From The Art and Popular Culture Encyclopedia
"Justice being taken away, then, what are kingdoms but great robberies? For what are robberies themselves, but little kingdoms? The band itself is made up of men; it is ruled by the authority of a prince, it is knit together by the pact of the confederacy; the booty is divided by the law agreed on. [...] Indeed, that was an apt and true reply which was given to Alexander the Great by a pirate who had been seized. For when that king had asked the man what he meant by keeping hostile possession of the sea, he answered with bold pride, 'What do you mean by seizing the whole earth; because I do it with a petty ship, I am called a robber, while you who does it with a great fleet are styled emperor'."--The City of God (5th century) by St. Augustine
From earliest historical times, with the Egyptian and Mesopotamian monarchs as well as in reconstructed Proto-Indo-European religion, the king held sacral functions directly connected to sacrifice or was considered by their people to have divine ancestry. In Germanic antiquity, kingship was primarily a sacral function. The king was directly hereditary for some tribes, while for others he was elected from among eligible members of royal families by the thing. The role of the Roman emperor as the protector of Christianity was conflated with the sacral aspects held by the Germanic kings to create the notion of the "divine right of kings" in the Christian Middle Ages. The Japanese and Nepalese monarchs continued to be considered living Gods into the modern period.
Polybius identified monarchy as one of three "benign" basic forms of government (monarchy, aristocracy, and democracy), opposed to the three "malignant" basic forms of government (tyranny, oligarchy, and ochlocracy). The monarch in classical antiquity is often identified as "king" or "ruler" (translating archon, basileus, rex, tyrannos, etc.) or as "queen" (basilinna). Polybius originally understood monarchyTemplate:NoteTag as a component of republics, but since antiquity monarchy has contrasted with forms of republic, where executive power is wielded by free citizens and their assemblies. In antiquity, some monarchies were abolished in favour of such assemblies in Rome (Roman Republic, 509 BCE), and Athens (Athenian democracy, 500 BCE).
Monarchy has been challenged by evolving parliamentarism e.g. through regional assemblies (such as the Icelandic Commonwealth, the Swiss Landsgemeinde and later Tagsatzung, and the High Medieval communal movement linked to the rise of medieval town privileges) and by modern anti-monarchism e.g. of the temporary overthrow of the English monarchy by the Parliament of England in 1649, the American Revolution of 1776 and the French Revolution of 1789. One of many opponents of that trend was Elizabeth Dawbarn, whose anonymous Dialogue between Clara Neville and Louisa Mills, on Loyalty (1794) features "silly Louisa, who admires liberty, Tom Paine and the USA, [who is] lectured by Clara on God's approval of monarchy" and on the influence women can exert on men. Advocacy of the abolition of a monarchy or respectively of republics has been called republicanism, while the advocacy of monarchies is called monarchism.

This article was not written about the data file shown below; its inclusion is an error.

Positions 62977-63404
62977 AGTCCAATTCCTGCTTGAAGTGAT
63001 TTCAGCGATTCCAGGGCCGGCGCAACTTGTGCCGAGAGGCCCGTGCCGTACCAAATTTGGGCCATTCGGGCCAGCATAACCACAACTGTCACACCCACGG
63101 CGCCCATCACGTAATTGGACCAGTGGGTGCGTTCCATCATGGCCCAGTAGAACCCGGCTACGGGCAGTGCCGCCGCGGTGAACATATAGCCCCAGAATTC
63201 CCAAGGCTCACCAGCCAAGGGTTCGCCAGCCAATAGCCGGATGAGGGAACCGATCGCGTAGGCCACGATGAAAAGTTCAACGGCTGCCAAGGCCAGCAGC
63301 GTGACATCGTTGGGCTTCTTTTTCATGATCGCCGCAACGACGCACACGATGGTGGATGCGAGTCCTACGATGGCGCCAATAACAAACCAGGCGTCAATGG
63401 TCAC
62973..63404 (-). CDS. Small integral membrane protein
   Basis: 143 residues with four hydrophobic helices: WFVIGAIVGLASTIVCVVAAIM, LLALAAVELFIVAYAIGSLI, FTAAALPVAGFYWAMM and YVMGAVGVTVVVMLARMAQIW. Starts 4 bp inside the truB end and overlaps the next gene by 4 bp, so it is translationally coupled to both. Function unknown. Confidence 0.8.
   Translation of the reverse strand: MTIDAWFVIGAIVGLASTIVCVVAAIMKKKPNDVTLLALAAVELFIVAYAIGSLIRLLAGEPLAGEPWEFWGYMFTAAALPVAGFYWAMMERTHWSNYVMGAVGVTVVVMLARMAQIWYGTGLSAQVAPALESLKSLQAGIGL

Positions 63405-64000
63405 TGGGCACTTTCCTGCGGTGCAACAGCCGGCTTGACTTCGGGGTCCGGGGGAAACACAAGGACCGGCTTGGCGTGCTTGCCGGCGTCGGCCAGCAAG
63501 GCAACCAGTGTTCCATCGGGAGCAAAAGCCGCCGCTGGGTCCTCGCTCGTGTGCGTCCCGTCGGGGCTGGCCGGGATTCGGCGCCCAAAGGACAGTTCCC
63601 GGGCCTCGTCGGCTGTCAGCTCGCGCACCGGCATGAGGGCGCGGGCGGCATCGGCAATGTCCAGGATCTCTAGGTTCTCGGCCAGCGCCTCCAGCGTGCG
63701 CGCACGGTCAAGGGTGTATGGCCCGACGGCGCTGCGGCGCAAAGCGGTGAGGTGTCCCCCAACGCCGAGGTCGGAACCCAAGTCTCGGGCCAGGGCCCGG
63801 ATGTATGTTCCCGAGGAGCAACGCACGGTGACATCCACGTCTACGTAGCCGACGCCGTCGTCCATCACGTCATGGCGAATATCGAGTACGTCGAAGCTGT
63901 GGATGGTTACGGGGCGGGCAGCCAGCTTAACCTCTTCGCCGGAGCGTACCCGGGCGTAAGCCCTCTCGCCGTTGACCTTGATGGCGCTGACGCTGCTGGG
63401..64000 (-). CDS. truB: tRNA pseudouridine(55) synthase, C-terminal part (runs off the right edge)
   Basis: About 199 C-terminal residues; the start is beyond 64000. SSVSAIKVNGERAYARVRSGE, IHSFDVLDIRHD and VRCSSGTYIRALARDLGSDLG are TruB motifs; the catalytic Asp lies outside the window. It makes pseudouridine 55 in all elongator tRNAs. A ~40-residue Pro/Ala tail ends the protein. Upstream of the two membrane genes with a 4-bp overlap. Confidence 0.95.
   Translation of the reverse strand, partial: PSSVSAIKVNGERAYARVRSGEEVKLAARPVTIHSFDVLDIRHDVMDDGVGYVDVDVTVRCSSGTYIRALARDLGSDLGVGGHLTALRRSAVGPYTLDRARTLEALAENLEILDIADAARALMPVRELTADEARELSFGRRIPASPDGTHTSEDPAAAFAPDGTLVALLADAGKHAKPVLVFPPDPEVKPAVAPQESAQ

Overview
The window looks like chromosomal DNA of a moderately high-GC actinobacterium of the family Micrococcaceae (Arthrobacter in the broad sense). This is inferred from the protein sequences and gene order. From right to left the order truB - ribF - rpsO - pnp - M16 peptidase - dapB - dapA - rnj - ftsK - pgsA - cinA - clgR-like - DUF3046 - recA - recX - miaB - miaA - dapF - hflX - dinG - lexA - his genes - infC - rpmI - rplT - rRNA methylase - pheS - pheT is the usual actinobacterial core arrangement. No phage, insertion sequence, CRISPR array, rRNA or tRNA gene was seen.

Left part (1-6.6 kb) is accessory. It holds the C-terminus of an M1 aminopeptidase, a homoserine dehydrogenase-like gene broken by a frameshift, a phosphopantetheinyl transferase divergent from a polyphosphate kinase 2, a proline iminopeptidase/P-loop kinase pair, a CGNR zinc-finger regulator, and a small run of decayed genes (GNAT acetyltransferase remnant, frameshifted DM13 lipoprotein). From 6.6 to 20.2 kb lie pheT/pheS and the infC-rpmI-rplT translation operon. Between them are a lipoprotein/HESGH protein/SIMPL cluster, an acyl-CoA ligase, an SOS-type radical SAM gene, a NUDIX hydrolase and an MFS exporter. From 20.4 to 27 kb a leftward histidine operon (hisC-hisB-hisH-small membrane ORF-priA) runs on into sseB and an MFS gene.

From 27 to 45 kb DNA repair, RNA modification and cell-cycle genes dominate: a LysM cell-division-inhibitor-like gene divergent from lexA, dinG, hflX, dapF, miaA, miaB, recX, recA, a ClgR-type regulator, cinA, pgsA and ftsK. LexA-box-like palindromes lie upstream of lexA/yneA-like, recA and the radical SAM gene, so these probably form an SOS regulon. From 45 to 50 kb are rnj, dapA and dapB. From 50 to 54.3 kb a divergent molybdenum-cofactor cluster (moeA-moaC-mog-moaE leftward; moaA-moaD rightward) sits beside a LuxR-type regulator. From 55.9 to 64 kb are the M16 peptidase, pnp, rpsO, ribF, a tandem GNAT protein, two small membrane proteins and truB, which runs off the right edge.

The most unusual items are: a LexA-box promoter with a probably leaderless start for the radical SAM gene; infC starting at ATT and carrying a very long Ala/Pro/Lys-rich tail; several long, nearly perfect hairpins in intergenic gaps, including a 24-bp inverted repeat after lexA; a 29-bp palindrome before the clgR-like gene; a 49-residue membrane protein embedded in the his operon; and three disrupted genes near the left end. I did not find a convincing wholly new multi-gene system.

Much of 19th-century politics featured a division between diverse republicanism (such as anti-monarchist radicalism) and conservative or reactionary monarchism. In the following 20th century many countries abolished monarchy and became republics, especially in the wake of World War I and World War II. Monarchies today continue to exist often as so-called crowned republics and survived particularly in small states.
- Abolished monarchy
- Family as a model for the state
- Family dictatorship
- Federal monarchy
- King of Kings
- Monarchy in Ancient India
- Order of succession
- Personal union
- Royal and noble ranks
- List of current monarchs
- List of living former sovereign monarchs
- List of monarchies
- List of monarchs by nickname
- List of subnational monarchs
- List of usurpers